America’s top-10 list of popular baby names always looks comforting. Or, depending on your perspective, boring. The names change slowly, and their style remains mostly traditional. The overall impression is of gradual evolution and cultural continuity. And it’s a lie.
Change in 21st-century naming has been anything but gradual. It’s been revolutionary, a splintering of style that breaks with the past in dramatic ways. But the top of the popularity charts cannot tell this story. A top-10 list is a perfect instrument to create the illusion of stability in the midst of a cyclone.
The View from the Top
Take a look at the current top names for American boys and girls:
The overall style of the list is classic with a light touch. Only a few of the names, like James, are actually timeless favorites, and some, like Lucas, are enjoying their first-ever popularity. But as a group, the names reflect a traditional style sense and approach to naming.
When that list was announced in May, news outlets practically yawned aloud. How can a creative, wide-open naming culture lead to a near-stagnant list of “hot” names like William and Henry? Here’s how.
Popularity charts reflect the taste of people who choose popular names.
That may be a truism, but it’s also a profound factor shaping the name popularity charts. Because actively avoiding popular names is the biggest trend in American baby names today. It makes whole areas of style invisible to name rankings.
Not All Styles Count Equally
Parents who prioritize novelty and creativity in names have an infinite pool of options to choose from. They can turn words or place names into baby names, or simply craft their perfect name from scratch. Even when large numbers of creative-minded parents share similar tastes they don’t converge on the same names, by design. Many will customize elements and spellings to create a name that’s uniquely their own. That spreads out their choices across the popularity spectrum.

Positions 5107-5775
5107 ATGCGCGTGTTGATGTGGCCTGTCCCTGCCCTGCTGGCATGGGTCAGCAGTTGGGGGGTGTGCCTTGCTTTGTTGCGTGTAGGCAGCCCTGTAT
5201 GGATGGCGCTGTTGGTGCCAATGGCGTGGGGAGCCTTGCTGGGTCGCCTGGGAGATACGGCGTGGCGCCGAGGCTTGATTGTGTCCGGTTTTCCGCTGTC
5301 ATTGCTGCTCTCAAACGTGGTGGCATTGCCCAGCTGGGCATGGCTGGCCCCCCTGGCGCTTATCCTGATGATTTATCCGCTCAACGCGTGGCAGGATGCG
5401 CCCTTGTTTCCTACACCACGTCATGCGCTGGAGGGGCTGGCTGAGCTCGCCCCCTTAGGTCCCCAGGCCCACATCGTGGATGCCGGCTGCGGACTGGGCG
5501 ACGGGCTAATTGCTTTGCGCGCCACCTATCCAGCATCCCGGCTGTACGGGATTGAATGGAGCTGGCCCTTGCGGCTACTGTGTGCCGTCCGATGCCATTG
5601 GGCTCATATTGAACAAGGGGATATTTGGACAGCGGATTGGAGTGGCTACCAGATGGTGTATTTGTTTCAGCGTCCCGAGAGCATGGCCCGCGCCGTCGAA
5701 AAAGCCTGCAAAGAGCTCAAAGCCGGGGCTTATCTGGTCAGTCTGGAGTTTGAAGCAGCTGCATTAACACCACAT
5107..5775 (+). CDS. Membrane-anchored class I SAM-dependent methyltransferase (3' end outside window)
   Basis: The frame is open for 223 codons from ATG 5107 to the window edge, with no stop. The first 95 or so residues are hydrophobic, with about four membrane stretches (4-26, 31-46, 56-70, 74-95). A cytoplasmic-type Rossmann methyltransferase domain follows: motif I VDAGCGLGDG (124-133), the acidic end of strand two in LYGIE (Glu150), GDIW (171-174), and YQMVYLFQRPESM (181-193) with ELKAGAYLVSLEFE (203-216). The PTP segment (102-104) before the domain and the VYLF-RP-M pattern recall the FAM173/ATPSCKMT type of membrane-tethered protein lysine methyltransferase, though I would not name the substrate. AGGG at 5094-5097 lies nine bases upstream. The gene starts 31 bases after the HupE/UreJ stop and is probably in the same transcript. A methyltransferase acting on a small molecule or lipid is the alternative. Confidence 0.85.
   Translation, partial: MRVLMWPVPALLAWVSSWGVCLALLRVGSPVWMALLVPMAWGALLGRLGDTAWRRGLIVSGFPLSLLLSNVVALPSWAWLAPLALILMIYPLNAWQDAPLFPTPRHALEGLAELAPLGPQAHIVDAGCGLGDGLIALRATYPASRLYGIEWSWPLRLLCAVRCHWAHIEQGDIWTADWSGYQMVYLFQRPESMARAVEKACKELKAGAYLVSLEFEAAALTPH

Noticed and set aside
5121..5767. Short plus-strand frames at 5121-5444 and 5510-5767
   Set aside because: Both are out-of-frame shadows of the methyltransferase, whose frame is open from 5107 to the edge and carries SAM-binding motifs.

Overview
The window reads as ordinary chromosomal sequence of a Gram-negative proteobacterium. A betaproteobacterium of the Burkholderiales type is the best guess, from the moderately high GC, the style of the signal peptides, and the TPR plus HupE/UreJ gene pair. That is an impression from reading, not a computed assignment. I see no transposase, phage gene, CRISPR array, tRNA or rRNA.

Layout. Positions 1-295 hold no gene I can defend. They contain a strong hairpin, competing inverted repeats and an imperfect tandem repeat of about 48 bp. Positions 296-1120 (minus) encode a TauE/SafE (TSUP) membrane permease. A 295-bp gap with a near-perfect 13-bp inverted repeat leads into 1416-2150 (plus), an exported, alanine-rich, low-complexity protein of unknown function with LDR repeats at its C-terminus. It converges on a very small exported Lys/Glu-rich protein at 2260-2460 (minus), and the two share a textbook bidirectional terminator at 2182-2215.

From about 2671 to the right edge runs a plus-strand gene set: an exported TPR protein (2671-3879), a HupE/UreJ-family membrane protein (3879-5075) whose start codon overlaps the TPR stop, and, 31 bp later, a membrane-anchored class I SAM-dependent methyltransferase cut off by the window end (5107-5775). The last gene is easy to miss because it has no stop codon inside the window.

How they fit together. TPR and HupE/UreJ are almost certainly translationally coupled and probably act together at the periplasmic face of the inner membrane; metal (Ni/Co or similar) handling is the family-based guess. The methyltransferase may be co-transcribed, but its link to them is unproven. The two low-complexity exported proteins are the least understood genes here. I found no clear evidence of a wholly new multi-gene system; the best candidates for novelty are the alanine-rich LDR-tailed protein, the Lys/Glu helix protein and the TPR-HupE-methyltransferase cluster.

For instance, if you only tracked the top of the popularity charts you would miss the whole phenomenon of hundreds of girls’ names ending in -ee:
In contrast, parents who prioritize the strengths of traditional names find their choices constrained. Classic names are a limited resource, and classics that fit the contemporary taste for light, vowel-heavy names are even scarcer. So tradition-minded parents expect to share their choices with others. They tend to agree on spellings too, because spelling is part of the package. “Jaymz” and “Hennreigh” don’t make the same style statement as James and Henry.
That leaves top-10 lists firmly in the hands of traditional namers. This skew becomes increasingly misleading as traditionalists, and top-10 lists themselves, represent a smaller and smaller segment of the naming population.
The Incredible Shrinking Top 10
Rankings offer no sense of scale. There is always a #1 name, even if that name is only a fraction as popular as #1s of past eras. That’s a problem when scale itself—the changing level of consensus—is part of the story.